Maurice Wilkins
Maurice Wilkins with one of the cameras he developed specially for X-ray diffraction studies at King's College London[2]
Maurice Hugh Frederick Wilkins

(1916-12-15)15 December 1916
Pongaroa, New Zealand
Died5 October 2004(2004-10-05) (aged 87)
EducationKing Edward's School, Birmingham
Alma materUniversity of Cambridge (MA)
University of Birmingham (PhD)
Known forX-ray diffraction, DNA
Ruth Wilkins
Patricia Ann Chidgey
(m. 1959)
Scientific career
InstitutionsKing's College London
University of Birmingham
University of California, Berkeley
University of St Andrews
ThesisPhosphorescence decay laws and electronic processes in solids (1940)
Doctoral advisorJohn Randall

Maurice Hugh Frederick Wilkins CBE FRS (15 December 1916 – 5 October 2004)[3] was a New Zealand-born British biophysicist and Nobel laureate whose research spanned multiple areas of physics and biophysics, contributing to the scientific understanding of phosphorescence, isotope separation, optical microscopy and X-ray diffraction. He is known for his work at King's College London on the structure of DNA.

Wilkins' work on DNA falls into two distinct phases. The first was in 1948–1950, when his initial studies produced the first clear X-ray images of DNA, which he presented at a conference in Naples in 1951 attended by James Watson. During the second phase, 1951–52, Wilkins produced clear "B form" X-shaped images from squid sperm, images he sent to James Watson and Francis Crick, causing Watson to write "Wilkins... has obtained extremely excellent X-ray diffraction photographs" [of DNA].[4][5]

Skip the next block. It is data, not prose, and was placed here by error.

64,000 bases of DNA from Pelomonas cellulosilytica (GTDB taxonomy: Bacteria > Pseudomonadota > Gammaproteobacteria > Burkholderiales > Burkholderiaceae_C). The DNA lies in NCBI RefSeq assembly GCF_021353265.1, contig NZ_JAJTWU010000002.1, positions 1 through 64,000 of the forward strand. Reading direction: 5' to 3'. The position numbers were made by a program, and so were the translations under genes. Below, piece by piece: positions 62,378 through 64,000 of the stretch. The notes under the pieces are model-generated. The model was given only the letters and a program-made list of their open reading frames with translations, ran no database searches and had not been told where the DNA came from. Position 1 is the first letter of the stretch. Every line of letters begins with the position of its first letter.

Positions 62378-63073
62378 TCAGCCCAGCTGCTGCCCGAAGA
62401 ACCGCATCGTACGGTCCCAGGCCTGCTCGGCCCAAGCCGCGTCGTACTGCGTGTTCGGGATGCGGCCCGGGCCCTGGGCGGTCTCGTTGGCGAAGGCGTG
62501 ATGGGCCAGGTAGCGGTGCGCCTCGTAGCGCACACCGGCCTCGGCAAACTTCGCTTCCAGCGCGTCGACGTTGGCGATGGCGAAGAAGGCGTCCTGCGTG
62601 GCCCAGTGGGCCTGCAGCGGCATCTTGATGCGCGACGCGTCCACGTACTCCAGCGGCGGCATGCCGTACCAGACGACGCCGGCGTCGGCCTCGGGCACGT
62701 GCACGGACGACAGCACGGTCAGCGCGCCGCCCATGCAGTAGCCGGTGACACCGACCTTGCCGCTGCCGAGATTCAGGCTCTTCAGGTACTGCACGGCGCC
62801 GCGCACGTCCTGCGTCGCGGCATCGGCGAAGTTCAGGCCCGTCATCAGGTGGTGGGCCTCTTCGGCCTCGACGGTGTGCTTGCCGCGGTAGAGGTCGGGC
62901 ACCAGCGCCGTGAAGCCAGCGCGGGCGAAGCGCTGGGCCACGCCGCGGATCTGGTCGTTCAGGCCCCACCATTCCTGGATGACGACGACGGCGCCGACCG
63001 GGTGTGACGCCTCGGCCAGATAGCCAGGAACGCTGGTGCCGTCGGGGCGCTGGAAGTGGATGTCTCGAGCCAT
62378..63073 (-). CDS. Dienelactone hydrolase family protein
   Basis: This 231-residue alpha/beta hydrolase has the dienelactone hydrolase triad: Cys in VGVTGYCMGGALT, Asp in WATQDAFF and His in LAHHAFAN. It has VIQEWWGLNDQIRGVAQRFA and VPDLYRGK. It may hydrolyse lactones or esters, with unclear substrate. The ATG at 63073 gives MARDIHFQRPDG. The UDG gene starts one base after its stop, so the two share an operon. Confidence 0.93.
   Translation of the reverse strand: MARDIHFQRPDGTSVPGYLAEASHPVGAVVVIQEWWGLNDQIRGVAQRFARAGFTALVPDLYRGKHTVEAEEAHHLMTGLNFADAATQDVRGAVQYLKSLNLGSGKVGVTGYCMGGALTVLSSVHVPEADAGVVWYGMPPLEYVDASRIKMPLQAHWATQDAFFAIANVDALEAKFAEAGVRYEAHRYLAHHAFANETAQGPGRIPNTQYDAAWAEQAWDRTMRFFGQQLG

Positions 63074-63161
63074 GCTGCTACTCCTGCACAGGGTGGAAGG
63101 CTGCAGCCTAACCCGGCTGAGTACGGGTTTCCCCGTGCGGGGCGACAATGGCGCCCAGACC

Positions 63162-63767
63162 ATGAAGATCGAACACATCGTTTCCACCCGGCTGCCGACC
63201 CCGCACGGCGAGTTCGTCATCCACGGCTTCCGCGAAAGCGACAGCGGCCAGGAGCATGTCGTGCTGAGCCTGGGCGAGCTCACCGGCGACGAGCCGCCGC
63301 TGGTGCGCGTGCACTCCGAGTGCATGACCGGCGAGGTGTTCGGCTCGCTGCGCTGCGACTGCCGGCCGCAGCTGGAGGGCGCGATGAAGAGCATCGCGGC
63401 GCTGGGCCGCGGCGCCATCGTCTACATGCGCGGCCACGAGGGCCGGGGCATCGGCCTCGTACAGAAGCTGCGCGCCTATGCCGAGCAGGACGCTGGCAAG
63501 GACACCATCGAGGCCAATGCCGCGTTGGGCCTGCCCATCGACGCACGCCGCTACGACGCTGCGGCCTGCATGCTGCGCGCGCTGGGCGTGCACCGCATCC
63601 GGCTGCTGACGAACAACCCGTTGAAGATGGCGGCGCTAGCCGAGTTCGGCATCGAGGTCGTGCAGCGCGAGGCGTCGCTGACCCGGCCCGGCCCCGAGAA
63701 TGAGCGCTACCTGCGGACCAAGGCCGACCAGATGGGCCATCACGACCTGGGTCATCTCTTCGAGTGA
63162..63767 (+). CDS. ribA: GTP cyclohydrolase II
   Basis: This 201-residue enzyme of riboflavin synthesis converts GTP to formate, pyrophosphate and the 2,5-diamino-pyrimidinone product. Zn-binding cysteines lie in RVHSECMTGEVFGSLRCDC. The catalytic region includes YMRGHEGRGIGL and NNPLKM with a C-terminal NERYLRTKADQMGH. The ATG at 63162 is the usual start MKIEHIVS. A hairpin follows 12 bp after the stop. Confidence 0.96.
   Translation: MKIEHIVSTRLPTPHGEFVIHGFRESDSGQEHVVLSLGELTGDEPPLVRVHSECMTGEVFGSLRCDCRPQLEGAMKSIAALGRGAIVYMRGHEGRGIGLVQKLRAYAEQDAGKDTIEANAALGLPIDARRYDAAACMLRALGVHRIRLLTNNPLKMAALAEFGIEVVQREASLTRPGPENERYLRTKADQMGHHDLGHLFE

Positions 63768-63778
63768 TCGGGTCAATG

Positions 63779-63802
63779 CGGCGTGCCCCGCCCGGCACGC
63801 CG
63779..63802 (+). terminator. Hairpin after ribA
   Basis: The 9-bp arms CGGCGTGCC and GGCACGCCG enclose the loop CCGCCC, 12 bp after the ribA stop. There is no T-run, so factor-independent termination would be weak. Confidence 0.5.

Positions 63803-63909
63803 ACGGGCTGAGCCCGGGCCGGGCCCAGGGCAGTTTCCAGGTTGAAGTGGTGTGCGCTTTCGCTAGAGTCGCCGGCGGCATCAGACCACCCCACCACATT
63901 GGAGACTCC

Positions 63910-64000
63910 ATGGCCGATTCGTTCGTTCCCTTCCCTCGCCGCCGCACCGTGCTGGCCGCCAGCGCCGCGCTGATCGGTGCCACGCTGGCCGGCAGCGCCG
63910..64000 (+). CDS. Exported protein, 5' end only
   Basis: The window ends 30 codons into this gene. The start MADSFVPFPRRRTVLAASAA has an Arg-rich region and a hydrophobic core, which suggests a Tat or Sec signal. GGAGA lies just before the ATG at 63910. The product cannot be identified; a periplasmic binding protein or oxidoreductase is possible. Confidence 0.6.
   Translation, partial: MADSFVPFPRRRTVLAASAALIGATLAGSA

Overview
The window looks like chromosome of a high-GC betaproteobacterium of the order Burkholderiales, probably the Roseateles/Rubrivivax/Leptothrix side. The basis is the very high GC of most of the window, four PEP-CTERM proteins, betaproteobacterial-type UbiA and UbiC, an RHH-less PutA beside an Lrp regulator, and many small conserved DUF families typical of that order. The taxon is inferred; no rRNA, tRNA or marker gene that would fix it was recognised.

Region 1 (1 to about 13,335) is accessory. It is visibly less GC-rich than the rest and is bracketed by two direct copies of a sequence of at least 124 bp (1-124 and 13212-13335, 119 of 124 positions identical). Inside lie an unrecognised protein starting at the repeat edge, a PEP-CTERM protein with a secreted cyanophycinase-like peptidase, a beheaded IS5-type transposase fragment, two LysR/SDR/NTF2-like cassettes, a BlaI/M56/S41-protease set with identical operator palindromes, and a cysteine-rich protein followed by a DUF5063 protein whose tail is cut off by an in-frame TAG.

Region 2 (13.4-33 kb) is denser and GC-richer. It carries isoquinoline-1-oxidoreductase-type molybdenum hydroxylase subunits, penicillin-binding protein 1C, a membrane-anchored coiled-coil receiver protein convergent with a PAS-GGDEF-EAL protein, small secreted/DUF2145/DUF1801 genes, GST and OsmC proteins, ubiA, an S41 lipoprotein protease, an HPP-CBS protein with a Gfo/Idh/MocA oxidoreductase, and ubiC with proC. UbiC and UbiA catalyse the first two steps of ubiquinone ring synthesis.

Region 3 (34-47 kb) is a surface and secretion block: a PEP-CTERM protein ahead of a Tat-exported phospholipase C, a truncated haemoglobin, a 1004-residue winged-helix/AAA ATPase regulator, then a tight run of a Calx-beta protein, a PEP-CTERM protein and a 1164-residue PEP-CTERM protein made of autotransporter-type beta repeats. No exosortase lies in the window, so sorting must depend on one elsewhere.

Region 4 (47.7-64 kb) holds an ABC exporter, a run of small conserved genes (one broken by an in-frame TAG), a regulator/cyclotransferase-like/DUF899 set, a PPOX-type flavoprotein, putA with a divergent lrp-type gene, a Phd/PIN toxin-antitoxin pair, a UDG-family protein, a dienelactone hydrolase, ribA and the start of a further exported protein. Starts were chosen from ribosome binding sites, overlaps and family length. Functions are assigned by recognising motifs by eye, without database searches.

In 1953, Wilkins' group coordinator Sir John Randall instructed Raymond Gosling to hand over to Wilkins a high-quality image of "B" form DNA (Photo 51), which Gosling had made in 1952,[6][7] after which his supervisor Rosalind Franklin "put it aside"[8] as she was leaving King's College London. Wilkins showed it to Watson.[9] This image, along with the knowledge that Linus Pauling had proposed an incorrect structure of DNA, "mobilised"[10] Watson and Crick to restart model building. With additional information from research reports of Wilkins and Franklin, obtained via Max Perutz, Watson and Crick correctly described the double-helix structure of DNA in 1953.

Wilkins continued to test, verify, and make significant corrections to the Watson–Crick DNA model and to study the structure of RNA.[11] Wilkins, Crick, and Watson were awarded the 1962 Nobel Prize for Physiology or Medicine, "for their discoveries concerning the molecular structure of nucleic acids and its significance for information transfer in living material".[12]